“You’d shop on the Web but when you went to the mobile app, it wasn’t sharing the same information,” he said. “That made for a very clunky experience. So one big building block is creating a single customer view.

“Another is getting your arms around store-specific inventory, and knowing exactly which stores and which inventory.”

The third is having a digital loyalty program, Smith said. Alongside physical discount ‘notes’ to customers, Nordstrom now has a digital offering where people can track these notes online or in the mobile app. The digital notes also feature a barcode and can be scanned directly from a phone while in-store.

“From here, we can build experience on top,” Smith explained. “For example, we can combine loyalty program information with knowing where a product is located and a single view of the customer. So you can know if the store a customer is right near has any products that are in their shopping cart online, or if they have earned a note they can spend and that they’re right near a store right now.

“The point is that it’s not what we want to put in front of the customer, it’s about what the customer wants. They might have forgotten they have a note, and be excited to see that opportunity to use it. Or if they’ve forgotten about an item in their shopping cart, we’re telling them it’s in-store and they can go in, feel and touch and see if it’s what they want.”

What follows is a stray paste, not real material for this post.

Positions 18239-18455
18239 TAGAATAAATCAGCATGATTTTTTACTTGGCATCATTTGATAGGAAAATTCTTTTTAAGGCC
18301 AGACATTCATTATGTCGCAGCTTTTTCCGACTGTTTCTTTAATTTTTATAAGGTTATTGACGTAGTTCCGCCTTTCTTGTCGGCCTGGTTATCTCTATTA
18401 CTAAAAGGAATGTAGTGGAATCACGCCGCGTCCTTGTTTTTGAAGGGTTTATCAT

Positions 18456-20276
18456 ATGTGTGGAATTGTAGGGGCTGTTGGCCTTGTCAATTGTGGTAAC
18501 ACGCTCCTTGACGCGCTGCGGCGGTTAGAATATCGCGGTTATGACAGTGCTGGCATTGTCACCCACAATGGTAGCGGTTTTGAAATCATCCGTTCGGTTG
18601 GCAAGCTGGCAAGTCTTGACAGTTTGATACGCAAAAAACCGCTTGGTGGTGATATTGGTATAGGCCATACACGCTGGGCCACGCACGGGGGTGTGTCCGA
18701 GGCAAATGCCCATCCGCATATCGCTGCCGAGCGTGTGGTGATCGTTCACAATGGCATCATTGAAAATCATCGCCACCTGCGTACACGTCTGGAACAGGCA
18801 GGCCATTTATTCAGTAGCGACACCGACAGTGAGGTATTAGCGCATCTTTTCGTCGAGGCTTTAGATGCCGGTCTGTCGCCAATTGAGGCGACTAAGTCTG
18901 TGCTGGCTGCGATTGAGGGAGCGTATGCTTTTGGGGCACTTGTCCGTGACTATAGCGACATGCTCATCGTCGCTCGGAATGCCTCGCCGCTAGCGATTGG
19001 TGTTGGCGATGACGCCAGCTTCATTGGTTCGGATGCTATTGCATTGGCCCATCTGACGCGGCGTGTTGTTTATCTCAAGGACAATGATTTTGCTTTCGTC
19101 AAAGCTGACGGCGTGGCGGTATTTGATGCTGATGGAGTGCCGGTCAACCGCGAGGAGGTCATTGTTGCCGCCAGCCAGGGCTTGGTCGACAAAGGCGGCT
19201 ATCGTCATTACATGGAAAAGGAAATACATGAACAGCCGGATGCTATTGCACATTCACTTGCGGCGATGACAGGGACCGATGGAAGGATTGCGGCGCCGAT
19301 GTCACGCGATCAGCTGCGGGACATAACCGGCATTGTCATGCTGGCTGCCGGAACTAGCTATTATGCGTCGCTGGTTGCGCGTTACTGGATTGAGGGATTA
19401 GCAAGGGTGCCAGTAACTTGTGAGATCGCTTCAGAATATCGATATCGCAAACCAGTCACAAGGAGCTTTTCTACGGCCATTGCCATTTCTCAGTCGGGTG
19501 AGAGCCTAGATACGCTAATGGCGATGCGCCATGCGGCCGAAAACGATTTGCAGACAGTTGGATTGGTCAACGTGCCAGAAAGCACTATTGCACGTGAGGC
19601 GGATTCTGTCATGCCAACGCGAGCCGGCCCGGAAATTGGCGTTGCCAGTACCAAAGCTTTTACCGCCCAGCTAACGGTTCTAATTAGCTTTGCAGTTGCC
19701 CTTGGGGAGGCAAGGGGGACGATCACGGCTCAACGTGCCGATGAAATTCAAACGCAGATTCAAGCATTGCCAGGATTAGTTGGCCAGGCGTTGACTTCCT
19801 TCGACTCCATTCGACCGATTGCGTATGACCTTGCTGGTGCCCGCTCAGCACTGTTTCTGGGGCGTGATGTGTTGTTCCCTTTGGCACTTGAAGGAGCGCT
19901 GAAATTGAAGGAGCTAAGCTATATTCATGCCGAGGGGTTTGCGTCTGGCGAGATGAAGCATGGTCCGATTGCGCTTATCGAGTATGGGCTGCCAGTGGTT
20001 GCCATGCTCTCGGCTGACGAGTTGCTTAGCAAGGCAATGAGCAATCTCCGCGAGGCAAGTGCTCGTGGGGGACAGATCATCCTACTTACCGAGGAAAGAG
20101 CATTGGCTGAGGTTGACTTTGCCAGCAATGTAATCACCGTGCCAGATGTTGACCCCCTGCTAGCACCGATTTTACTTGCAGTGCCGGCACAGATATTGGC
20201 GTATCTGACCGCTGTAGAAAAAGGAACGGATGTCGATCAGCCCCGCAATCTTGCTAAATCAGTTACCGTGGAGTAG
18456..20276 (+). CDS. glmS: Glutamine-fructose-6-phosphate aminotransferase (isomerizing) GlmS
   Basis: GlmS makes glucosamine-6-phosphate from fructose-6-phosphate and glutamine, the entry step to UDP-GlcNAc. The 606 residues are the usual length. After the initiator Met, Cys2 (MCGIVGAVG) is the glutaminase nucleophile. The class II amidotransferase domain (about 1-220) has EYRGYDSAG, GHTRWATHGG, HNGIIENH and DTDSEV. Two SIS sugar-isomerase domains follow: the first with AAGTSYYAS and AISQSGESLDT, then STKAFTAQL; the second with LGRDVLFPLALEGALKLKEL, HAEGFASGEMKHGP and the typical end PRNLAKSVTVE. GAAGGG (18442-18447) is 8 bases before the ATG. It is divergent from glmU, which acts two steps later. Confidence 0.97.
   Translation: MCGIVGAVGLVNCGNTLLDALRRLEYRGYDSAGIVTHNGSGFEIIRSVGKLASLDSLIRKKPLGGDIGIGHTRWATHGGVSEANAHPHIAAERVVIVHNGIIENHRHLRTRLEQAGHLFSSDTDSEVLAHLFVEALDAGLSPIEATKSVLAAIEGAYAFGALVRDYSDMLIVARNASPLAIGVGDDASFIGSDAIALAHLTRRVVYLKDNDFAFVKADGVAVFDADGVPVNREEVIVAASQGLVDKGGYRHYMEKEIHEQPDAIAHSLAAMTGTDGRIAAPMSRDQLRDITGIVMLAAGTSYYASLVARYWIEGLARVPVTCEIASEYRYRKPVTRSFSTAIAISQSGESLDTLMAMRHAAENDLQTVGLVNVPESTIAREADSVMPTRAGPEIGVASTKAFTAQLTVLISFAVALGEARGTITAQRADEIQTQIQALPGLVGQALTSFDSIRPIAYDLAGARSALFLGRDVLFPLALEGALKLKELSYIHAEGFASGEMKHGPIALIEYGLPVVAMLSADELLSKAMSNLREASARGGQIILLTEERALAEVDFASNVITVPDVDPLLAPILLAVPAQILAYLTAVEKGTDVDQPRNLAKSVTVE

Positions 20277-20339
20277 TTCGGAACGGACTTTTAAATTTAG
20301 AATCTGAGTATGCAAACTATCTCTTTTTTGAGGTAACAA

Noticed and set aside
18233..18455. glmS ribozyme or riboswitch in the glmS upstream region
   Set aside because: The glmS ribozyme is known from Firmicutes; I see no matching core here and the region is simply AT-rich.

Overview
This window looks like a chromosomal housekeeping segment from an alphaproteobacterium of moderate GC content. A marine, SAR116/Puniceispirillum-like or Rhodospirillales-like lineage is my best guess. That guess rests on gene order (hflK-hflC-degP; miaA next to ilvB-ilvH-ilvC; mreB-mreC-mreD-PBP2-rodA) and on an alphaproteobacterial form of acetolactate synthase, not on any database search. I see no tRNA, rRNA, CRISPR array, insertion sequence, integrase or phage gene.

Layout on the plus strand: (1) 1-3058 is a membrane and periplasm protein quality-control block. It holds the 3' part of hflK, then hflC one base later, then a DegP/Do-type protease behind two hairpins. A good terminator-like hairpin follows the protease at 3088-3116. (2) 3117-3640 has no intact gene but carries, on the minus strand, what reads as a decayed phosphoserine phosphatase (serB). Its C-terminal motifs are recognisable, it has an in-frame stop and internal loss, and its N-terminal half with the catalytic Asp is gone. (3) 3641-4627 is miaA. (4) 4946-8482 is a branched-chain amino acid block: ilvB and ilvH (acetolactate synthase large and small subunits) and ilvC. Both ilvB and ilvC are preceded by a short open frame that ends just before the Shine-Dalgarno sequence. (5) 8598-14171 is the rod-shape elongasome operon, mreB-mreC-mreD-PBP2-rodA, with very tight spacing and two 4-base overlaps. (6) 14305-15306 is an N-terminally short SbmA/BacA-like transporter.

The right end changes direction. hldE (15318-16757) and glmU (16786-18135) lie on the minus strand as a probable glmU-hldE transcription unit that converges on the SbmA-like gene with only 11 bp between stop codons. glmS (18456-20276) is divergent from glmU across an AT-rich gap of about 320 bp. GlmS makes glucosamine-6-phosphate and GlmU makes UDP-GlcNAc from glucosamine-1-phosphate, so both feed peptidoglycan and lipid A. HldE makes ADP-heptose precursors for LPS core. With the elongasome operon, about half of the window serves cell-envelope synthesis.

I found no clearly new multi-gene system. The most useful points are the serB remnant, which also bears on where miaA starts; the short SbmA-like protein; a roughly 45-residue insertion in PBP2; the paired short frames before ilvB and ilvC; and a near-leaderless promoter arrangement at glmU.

Nordstrom uses a ‘working backwards’ document to devise the customer vision and outcome before any initiative is started, Smith said. This involves the business writing an email based on what customers should be saying once they have a new service or capability in their hands, and why it makes their lives better.

“It’s so easy to fall into the rut of doing what you want, but it’s much more powerful to look at what the customer wants and work back from there,” Smith said.

Omni-channel in practice: Nordstrom TextStyle

One evolving omni-channel customer initiative is Nordstrom’s mobile-based stylist offering. The idea stemmed from the fact that customers loved the advice and service provided by in-store sales staff and wanted to access that wherever and whenever they wanted, Smith said.

In the first instance, the retailer launched a product called ‘Next’ (Nordstrom text), a secure solution that allowed a customer to build a relationship with sales person outside of the store using private text messaging. This involved customers using a normal text app at their end, but a special app created for sales staff.

Smith said customers liked the idea, but found it wasn’t a great product sharing experience.

“Staff were taking pictures of varying qualities for example, and there was friction in the purchasing process – while a customer trusted their sales contact and probably wanted that item, there was no way via texting of buying it,” he said.

The next iteration, dubbed TextStyle, which launched in May across 116 US department stores, allows staff to scan an item, pull a professional picture with brief description of it, then also include a buying code into the private texts they send customers. By typing ‘buy’ and the code in their response, the sale is then charged to a customer’s credit card on file and shipped to their default shipping address.

“The feedback so far is incredible, and it’s exciting for the team to be delivering something great for the customer and bringing them closer to the sales people they love,” Smith said.